Summer Humanities and Social Sciences Program - 2012
Courses and Activities
As an SHSS student, you take four courses, just as in a regular Williams semester. While the emphasis is on the humanities and social sciences, we include a quantitative economics class to help prepare students for meeting their divisional requirements and to introduce them to skills they may need in a variety of classes. Your work in SHSS courses is assigned grades, so that you may get a sense of where you stand, but these grades do not count toward your GPA, nor is any college credit granted for SHSS courses. This year, the courses will be:
World Politics - Professor Sam Crane
When we are confronted with events like the Jasmine Revolution in North Africa, how can we begin to analyze and understand what is going on? This course will consider the recent unrest in Egypt and Libya in an effort to explain both the causes and consequences of political change. The structure of state power, the contours of civil society and the dynamics of international intervention will be scrutinized.
Freedom and Slavery in Antebellum America - Professor Gretchen Long
This course will examine the experiences and culture of African Americans during the antebellum period. We will read personal narratives and fiction by African American authors alongside modern histories of the period. In addition to the experiences of slaves, we will examine the lives of free blacks in the North, comparing their labor, political challenges and culture to slaves in the South. As a group, we will discuss the meaning of freedom and slavery, asking how and why those meanings have changed over time.
The Financial Crisis: Causes and Consequences
This course will explore the origins and consequences of the recent global financial crisis. We will begin by studying how recent innovations in the financial sector, such as the growth of asset-backed securities, led to a rapid expansion in lending to traditionally risky households. We will then discuss how these same innovations caused a change in the risk-taking important financial institutions, which eventually brought the global financial system to the brink of failure. Finally, we will explore the aftermath of the financial crisis, including the “Great Recession,” the policy responses of the Fed and the US government, and the contribution of the US crisis to the ongoing debt crisis in Europe.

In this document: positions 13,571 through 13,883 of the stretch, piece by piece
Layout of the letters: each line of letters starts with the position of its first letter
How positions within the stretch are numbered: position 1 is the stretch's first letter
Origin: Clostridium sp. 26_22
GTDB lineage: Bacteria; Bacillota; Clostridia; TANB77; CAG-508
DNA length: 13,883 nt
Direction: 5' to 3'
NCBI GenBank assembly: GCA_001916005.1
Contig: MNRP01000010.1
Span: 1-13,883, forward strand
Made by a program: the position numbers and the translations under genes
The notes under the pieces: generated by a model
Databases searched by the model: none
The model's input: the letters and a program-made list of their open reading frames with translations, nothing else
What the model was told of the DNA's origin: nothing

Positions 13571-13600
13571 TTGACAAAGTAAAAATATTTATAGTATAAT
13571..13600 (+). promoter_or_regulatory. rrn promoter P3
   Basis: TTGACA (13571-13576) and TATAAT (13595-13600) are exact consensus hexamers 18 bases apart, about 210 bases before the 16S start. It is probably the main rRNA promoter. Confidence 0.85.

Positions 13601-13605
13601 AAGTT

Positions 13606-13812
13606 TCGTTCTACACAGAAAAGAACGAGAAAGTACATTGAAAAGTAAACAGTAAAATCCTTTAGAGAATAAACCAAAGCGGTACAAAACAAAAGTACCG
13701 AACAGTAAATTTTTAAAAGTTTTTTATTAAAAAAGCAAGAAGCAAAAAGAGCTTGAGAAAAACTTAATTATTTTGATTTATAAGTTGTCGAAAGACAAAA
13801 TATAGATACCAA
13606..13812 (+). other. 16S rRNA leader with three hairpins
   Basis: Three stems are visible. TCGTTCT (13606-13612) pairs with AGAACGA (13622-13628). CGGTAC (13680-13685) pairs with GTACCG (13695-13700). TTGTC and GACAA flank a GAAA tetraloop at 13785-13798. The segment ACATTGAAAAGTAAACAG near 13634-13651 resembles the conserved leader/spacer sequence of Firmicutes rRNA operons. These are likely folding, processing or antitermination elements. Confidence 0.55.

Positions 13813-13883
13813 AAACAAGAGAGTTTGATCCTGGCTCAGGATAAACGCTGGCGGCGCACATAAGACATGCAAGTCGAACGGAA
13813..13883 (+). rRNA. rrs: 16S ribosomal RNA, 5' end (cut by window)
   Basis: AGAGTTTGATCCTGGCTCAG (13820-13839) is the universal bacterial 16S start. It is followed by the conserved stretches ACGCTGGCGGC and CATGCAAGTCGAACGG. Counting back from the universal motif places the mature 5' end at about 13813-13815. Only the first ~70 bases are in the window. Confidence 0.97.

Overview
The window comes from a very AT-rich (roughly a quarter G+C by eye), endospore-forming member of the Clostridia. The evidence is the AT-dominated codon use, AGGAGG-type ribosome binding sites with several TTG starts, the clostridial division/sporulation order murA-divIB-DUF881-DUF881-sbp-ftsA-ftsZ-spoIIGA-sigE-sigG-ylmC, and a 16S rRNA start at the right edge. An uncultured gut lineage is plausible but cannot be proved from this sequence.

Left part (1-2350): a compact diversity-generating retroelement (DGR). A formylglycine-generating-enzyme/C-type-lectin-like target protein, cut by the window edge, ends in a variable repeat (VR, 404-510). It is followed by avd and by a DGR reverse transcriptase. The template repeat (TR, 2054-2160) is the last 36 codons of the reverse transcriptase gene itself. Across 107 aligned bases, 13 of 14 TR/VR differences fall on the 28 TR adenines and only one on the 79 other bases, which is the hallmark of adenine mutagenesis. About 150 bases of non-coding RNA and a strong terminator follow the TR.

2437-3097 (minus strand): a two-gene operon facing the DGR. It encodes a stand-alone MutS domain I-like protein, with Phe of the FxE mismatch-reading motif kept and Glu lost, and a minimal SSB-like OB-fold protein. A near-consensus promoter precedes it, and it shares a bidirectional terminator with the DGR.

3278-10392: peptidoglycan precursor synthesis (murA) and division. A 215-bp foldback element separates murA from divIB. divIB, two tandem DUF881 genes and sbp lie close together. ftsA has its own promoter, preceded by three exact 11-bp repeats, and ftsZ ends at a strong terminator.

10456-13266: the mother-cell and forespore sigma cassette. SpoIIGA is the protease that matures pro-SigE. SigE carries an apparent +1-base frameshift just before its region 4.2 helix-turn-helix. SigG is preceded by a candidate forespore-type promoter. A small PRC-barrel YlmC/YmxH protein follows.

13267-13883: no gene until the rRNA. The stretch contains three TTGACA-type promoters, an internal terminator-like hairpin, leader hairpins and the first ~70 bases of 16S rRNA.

Introduction to Comparative Literature – Professor Gail Newman
In this course, we will focus on how narrative texts work, and how we gain insight into them and through them. The starting point for discussion and writing will be the gaps we experience in the texts and in our own understanding, and we will work together to achieve clear, cogent analysis that embraces ambiguity and multivalence without losing rigor. This is a writing- and discussion-intensive course in which you will develop your ideas through several stages, both on your own and via interaction with peers, TAs and the instructor. Texts will include work by Danticat (Haiti/USA), Hoffmann (Germany), Cortázar (Argentina), Kanafani (Palestine), Tanizaki (Japan), Kafka (Austria/Hungary), Dinesen (Denmark) and Satrapi (Iran).
Other academic activities:
Writing Workshop sessions, led by Stephanie Dunson, Director of Writing Programs, will provide an opportunity to focus on developing skills and practices that are key to success in college-level writing. The content of the sessions will address specific demands of writing assignments required in the SHSS courses.
Librarians and Information Technology Specialists will help you learn how to navigate the various network and computer tools available at Williams, as well as all the other resources in the library and around campus.
Faculty from various fields will give guest lectures designed to introduce you to some of the subjects you can study at Williams.
Once a week we will convene to discuss topics related to success at Williams. Various members of the staff as well as upper class students will be invited to help introduce you to college life.
Resident Mentors often initiate discussions of the cultural events and workshops or brainstorming sessions on various aspects of college life.
Recreational and cultural activities:
The group, together with faculty, staff, and Resident Mentors, attends performances and exhibitions at the various cultural venues in the Berkshires, which may include the Williams College Museum of Art, the Clark Art Institute, the Massachusetts Museum of Contemporary Art (MassMoCA), the Williamstown Theater Festival, Shakespeare and Company, and Tanglewood, the summer home of the Boston Symphony Orchestra.
Finally, there will be plenty of time for purely fun stuff: swimming, sports, excursions into the lovely natural environment surrounding the college, pizza parties, hanging out!
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